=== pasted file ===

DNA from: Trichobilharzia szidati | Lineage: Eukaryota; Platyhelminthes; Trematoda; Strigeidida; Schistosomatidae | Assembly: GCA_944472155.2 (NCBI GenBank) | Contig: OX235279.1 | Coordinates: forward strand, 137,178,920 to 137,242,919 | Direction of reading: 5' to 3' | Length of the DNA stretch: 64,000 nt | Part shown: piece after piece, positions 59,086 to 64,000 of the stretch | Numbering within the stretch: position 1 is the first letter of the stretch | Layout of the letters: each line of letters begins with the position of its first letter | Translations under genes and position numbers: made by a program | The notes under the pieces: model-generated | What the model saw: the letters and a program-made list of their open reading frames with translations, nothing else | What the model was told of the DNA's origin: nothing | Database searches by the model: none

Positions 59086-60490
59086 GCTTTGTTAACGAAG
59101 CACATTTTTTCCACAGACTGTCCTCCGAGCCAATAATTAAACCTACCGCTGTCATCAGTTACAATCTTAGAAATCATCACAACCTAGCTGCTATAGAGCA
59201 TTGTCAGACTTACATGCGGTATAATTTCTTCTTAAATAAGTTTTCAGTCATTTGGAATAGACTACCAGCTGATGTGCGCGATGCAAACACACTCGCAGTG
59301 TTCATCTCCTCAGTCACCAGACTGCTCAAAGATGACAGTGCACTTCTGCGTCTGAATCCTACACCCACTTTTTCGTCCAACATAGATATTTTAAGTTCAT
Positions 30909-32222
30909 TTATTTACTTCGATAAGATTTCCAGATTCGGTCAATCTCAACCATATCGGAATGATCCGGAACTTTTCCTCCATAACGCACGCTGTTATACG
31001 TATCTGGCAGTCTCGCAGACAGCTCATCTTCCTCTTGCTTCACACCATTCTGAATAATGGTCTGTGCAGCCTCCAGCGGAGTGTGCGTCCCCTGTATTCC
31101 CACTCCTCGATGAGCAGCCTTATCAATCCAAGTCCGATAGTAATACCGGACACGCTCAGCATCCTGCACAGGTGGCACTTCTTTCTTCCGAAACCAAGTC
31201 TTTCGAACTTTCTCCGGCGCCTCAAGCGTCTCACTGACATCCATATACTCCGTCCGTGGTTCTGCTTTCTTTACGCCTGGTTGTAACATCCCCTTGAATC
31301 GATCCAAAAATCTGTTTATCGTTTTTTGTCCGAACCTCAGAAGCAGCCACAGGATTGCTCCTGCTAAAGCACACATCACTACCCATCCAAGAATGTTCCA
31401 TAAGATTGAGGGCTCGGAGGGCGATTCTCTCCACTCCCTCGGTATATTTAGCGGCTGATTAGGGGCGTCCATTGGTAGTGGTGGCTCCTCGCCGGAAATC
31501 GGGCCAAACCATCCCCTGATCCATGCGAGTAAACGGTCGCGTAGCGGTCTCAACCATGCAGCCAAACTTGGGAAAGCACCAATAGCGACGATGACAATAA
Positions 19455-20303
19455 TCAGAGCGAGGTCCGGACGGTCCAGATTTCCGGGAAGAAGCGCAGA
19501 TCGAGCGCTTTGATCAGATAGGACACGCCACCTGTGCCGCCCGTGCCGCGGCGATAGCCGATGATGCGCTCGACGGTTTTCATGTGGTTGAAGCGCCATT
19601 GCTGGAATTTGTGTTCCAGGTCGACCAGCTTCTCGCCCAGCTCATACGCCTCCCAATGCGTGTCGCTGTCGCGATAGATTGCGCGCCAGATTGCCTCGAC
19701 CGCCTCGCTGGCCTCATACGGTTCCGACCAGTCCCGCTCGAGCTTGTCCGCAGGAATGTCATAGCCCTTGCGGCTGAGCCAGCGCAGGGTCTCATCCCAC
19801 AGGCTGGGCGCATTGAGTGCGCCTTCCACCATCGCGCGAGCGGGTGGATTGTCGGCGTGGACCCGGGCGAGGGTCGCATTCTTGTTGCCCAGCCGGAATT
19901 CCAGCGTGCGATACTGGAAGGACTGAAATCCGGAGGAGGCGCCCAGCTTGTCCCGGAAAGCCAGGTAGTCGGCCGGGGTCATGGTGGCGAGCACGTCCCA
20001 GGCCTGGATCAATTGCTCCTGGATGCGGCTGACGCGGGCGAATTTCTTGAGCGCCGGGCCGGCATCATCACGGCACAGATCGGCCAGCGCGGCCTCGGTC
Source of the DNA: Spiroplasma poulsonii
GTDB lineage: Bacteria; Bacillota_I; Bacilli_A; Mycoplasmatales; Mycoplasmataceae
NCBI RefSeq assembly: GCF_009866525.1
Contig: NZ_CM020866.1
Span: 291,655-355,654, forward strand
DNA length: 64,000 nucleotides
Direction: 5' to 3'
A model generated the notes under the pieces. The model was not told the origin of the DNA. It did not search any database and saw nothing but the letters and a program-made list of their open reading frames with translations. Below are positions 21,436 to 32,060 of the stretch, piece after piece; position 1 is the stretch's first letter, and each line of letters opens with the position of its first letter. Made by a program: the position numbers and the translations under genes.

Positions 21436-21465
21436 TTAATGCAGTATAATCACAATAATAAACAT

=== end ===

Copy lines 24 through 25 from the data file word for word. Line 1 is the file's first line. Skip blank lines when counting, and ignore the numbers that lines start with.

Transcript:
GTDB lineage: Bacteria; Bacillota_I; Bacilli_A; Mycoplasmatales; Mycoplasmataceae
NCBI RefSeq assembly: GCF_009866525.1